"And would you say the men of the harbor were sharing a delusion as well?" Faolan asked evenly. This man was the obvious negotiator of the group. Delian made a mental note to avoid prolonged conversations with the Viscount of Arin. His wits were sharp but no doubt Lord Arin's were sharper.

"I have no explanation for their accounts, Lord Arin. I only know what my eyes and my knowledge of medicine tell me. A man cannot survive a wound such as you are describing."

"Not without magic," the previously silent Jahir commented with a stilted accent.

Delian smiled ruefully on the outside, inwardly cursing the southern man. Superstition ran rampant in Aydran, though Delian had heard of few true magicians in the south. "There is no such thing as magic," he lied.

Lord Ketter's eyes narrowed, obviously not of the same belief. "Is that so?"

The open countryside stretched in front of them and Delian paused for a moment to inhale the fresh country air. How long had it been since he'd left the city walls? Eight years at the least, since the incident at Leshill. If he returned with the nobles and kept to Tremare's plan then he'd soon have all the countryside he could stand until he wasted away from it.

"Of course," Delian answered smoothly. "The church has long denounced the practice of magic as superstition and folklore. To speak of such things as fact would be heretical." Delian almost choked as the words fell from his mouth, his throat tightening suddenly, and he glared up at the sky. He had no idea what Adena's game was but he refused to play nicely into the noble's suspicions.

"Some might say the trick with the door was magic," Allesan commented offhandedly.

Delian could feign innocence better than any court actor. "What door are you referring to, Sir Allesan?"

"The door at the fisherman's hut. It wouldn't budge for anyone but you, Delian." Lord Faolan seemed to content to let Allesan continue the questioning for the moment, though the gray-haired man still watched Delian with a sharp eye.

This showed exactly where compassion always landed him. He'd given away too much at the harbor and now it had returned to bite at him, like it always did sooner or later. Luck had never been on his side, despite Adena's favor. He wasn't fooling the noblemen with his careful lies. They knew exactly what he was doing, and they'd eventually catch him out. The urge to sneak away whenever they finally stopped for the night was tempting, but he knew wouldn't be able to. He had the distinct sense that Adena wanted him with this group, which meant he'd have to suffer along until they returned to Glinden.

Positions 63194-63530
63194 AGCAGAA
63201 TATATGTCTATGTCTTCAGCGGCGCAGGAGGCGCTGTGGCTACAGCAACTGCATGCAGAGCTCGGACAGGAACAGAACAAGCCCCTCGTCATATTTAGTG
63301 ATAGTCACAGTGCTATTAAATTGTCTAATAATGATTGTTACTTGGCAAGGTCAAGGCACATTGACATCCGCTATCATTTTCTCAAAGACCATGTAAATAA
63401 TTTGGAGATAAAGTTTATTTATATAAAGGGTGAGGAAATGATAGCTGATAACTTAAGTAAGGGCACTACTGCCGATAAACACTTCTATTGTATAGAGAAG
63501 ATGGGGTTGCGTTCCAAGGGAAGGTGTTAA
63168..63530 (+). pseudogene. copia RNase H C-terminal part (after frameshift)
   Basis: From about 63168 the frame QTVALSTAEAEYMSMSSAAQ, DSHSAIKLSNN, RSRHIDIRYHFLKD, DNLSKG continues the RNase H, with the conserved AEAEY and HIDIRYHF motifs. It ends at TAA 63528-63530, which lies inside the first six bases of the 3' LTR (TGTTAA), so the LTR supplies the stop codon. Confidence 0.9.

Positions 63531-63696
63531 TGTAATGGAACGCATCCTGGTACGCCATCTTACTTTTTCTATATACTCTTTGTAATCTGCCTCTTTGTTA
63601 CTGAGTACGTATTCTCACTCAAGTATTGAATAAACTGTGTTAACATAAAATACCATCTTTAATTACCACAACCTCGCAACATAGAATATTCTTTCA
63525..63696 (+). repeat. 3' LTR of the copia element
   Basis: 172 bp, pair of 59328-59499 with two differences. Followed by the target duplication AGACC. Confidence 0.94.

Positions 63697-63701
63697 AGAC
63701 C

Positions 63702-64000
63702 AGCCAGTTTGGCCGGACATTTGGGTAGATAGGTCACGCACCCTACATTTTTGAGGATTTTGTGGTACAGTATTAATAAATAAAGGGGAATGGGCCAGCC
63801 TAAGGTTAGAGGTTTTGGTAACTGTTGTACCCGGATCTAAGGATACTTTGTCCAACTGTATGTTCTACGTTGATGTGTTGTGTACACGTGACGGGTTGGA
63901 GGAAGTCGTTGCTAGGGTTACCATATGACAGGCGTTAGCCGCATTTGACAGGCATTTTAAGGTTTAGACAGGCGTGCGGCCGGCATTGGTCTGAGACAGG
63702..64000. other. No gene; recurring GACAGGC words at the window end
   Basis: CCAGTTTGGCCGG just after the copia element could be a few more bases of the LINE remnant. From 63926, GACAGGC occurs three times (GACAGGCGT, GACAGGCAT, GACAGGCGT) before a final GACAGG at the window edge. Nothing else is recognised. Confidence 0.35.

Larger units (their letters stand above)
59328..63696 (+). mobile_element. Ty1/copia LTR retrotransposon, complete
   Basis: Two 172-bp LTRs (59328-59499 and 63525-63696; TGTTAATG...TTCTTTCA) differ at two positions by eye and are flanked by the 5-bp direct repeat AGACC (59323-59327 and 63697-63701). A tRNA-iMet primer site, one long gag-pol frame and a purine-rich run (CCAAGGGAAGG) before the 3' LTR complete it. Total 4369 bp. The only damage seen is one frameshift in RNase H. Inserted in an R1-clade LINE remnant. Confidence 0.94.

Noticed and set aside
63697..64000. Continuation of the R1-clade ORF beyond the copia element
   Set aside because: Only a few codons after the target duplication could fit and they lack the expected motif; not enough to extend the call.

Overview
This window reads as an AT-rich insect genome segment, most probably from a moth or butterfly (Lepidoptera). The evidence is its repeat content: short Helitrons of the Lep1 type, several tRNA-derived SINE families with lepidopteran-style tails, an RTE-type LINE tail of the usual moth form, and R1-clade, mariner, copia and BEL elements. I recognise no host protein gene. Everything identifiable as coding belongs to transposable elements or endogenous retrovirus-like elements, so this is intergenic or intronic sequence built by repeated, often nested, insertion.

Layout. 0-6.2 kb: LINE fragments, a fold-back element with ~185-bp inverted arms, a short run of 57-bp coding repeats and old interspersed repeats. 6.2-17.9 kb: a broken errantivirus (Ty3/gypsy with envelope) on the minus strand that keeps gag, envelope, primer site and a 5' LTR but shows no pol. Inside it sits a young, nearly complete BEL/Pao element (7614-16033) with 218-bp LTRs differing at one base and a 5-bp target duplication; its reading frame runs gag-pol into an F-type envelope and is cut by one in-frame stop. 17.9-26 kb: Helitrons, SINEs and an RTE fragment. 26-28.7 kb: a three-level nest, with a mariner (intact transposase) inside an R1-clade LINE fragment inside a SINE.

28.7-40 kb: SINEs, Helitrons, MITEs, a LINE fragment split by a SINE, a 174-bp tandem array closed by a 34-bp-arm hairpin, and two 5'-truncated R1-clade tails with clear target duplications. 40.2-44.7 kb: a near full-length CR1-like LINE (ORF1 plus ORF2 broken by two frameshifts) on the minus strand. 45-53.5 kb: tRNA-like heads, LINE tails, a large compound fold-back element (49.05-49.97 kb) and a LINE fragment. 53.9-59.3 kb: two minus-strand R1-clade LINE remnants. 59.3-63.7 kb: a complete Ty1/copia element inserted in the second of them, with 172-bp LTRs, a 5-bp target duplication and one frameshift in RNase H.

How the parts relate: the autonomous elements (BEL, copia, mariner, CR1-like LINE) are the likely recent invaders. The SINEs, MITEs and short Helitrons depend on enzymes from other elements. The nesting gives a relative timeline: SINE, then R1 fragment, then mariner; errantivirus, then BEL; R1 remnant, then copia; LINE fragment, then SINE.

"The door stuck for me a number of times as well," Delian lied halfheartedly. Ahead of them he could see the beginnings of a forest, most likely the West Wood that stretched from the capital to the Northern Divide. He quickly changed the topic before Allesan or Faolan could come up with another question. "May I ask where we're headed?"

"West." The conversation died at that point, leaving Delian watch the passing scenery in silence.


They reached a secluded inn shortly after dusk. Delian prayed, silently, that they would stop. Lunch had been taken in the saddle, and while the party's silence had been alleviated since then, Delian was more than eager to be out of the saddle. He'd forgotten exactly how much riding a horse could hurt, particularly when out of practice.

The one good point of the evening, aside from traveling through the much-missed country, was that the nobles had decided to leave him alone for the time being. None of them had spoken more than a handful of words to him since their interrogation this morning, and he'd been disinclined to give more than a handful back. Instead, he'd let his attention wander first to the grassy fields they traversed, and then to the dark woods that had sprung up around the road.

Delian had found himself smiling more than once at the call of a bird or the chattering of a squirrel, most of the smaller creatures seeming eager to catch his attention. He had a feeling that if it weren't for the party of men surrounding him, he'd be covered in twittering birds like had often happened in his childhood. When he was younger, he'd counted it as a peculiarity how animals would flock to him. Now he just marked it as Adena's influence.

Once or twice he'd caught sight of larger beasts further into the wood, their silhouettes dancing among the shadows of the forest. Those creatures did not caper for him, but stalked silently by the side of the road for a good measure until they caught his eyes. Yellow eyes met with his, holding firm for a breathless moment before the creatures turned and disappeared into the forest. He knew, without a doubt, that if he had gotten off his horse and walked into the forest, the beasts would have met him and protected him as one of their own.